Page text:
by Rachel Van Dyken
Published by Astraea Press
This is a work of fiction. Names, places, characters, and events are fictitious in every regard. Any similarities to actual events and persons, living or dead, are purely coincidental. Any trademarks, service marks, product names, or named features are assumed to be the property of their respective owners, and are used only for reference. There is no implied endorsement if any of these terms are used. Except for review purposes, the reproduction of this book in whole or part, electronically or mechanically, constitutes a copyright violation.
Copyright © 2012 RACHEL VAN DYKEN
Cover Art Designed by ELAINA LEE
Edited by B.G. Lashbrooks
To my sister Kristin.
Without her this book would not have been possible!!
It was during the painfully loud and equally long rendition of “God Save the Queen” that Kessen decided she hated England. For the past two days her father had stopped at nothing short of threatening to cut his ties with her if she didn’t start taking her British heritage seriously.
“But, Father,” she had argued, even though she knew it was pointless to argue with a British lord without having to endure a dreary lecture about her place in the world. “I’m American. I was born in the United States!” Her voice grew louder as his eyes closed in despair. “We live in Colorado! Why is this a big deal?”
He had stared at her for what seemed like two hours, though it was closer to two minutes, his hazel eyes boring into her as if trying to set her on fire.
“Big deal!” he bellowed. She would say he yelled, but whenever it was mentioned that he raised his voice, he would give her a devastatingly long talk about how he never yelled, and lords who did yell had no sense of pride whatsoever.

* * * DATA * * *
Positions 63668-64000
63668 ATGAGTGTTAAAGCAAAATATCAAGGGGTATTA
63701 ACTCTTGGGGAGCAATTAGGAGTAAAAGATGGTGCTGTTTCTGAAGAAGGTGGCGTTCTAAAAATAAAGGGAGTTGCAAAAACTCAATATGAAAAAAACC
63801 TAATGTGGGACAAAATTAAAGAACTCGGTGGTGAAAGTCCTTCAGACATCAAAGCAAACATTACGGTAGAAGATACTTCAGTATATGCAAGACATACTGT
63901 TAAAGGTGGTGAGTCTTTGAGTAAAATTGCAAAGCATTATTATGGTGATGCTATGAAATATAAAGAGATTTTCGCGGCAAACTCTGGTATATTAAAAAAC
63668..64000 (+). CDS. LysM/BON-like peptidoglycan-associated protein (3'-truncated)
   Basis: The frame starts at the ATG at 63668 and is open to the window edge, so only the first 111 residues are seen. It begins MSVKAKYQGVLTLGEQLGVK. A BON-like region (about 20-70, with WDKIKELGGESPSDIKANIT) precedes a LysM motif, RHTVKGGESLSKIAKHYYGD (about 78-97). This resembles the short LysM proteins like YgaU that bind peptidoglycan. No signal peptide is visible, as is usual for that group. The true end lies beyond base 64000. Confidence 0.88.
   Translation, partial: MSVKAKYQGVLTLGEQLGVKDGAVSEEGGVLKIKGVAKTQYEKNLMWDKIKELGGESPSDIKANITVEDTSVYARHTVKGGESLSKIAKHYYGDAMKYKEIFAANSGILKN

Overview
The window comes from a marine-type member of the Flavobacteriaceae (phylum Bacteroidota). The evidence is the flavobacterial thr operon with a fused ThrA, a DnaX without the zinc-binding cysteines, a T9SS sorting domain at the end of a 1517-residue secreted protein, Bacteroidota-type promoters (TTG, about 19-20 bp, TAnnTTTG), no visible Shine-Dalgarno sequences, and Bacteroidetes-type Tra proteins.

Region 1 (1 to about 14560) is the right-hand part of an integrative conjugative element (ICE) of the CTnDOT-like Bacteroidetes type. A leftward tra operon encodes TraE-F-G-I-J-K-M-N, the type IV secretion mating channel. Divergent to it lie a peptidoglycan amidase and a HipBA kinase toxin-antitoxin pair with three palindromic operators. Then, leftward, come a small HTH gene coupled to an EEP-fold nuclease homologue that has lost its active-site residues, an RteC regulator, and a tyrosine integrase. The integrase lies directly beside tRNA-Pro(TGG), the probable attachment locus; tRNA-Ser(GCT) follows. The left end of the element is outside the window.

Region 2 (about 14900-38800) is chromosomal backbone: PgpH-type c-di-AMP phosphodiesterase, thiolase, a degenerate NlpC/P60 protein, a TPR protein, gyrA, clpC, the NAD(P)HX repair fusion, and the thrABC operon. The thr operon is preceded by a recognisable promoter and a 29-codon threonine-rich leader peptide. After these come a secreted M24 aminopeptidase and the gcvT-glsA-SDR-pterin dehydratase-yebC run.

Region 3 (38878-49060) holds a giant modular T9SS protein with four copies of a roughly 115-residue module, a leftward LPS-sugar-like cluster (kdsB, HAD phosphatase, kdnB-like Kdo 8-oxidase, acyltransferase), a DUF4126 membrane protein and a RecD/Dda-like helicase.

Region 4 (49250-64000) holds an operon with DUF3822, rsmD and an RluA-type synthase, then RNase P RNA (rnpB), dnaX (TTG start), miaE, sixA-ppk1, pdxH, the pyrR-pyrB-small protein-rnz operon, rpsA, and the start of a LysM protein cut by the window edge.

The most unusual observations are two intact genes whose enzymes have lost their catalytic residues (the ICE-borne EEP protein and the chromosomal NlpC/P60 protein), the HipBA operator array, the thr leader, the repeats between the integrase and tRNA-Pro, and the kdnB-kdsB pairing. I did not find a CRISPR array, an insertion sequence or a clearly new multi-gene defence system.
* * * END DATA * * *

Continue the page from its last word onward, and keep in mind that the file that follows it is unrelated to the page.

“It is a big deal because I say it is! You are an heiress, my dear. There are certain things about your heritage which make it of the utmost importance for you to not only accept who you are, but to take pride in it.”
He had turned away, sweeping the ground with his large feet, and then sat in his favorite chair by the grand fireplace. “My dear, I do not want our legacy lost with me. I want nothing more than for you to respect and honor your heritage; is that so much to ask?” He looked up at her with pain in his eyes. Kessen knew she was done for. Her father knew how she pitied him when he gave her that look of complete anguish.
She cleared her throat, mainly to keep from crying. It had been an emotional six months. Her mother had been battling ovarian cancer for the past five years. The battle was finally over, but it didn’t mean her mother’s death hadn’t left a permanent mark on the Newberry family. The relationship between Kessen and her father had suffered immensely without the sweetness of Kessen’s mother.
Kessen knew she was the spitting image of her father, which made it so easy for them to engage in long arguments and discussions. It brought Kessen’s maturity level to astounding new lows each time her father discussed with her the need to align herself with her British heritage, as if being the daughter of an aristocrat wasn’t enough.
Kessen’s father had been on edge ever since her mother’s death, and who could blame him? He was the Earl of Newberry, which was an old and prominent earldom in Great Britain. One summer while he was studying at Oxford, he met Kessen’s mother and fell deeply in love. She moved back to Colorado and he soon followed, not caring that he left so much of his history and family behind. Love does crazy things. His aristocratic family thought him insane. The only family who still kept in touch was Kessen’s grandmother. Grandmother had always been supportive of Kessen’s father following his heart.
Kessen sighed as she put her shaking hands against her temples. The throbbing in her head told her unpleasant pain was rearing its ugly head.
Although her mother hadn’t hated London, it had always been a topic of discussion at the dinner table. Kessen had always taken her mother’s side that Brits put too much emphasis on tea. The running joke was if Newberry and Co. ever decided to start selling coffee, the entire country would boycott.
Kessen wasn’t certain why she disliked London, because it really wasn’t a hate, not unless she was exaggerating—which she had been known to do in her time. No, it was more of a blinding fear that the more she aligned herself with her father’s British heritage, the closer she was to losing her mother’s.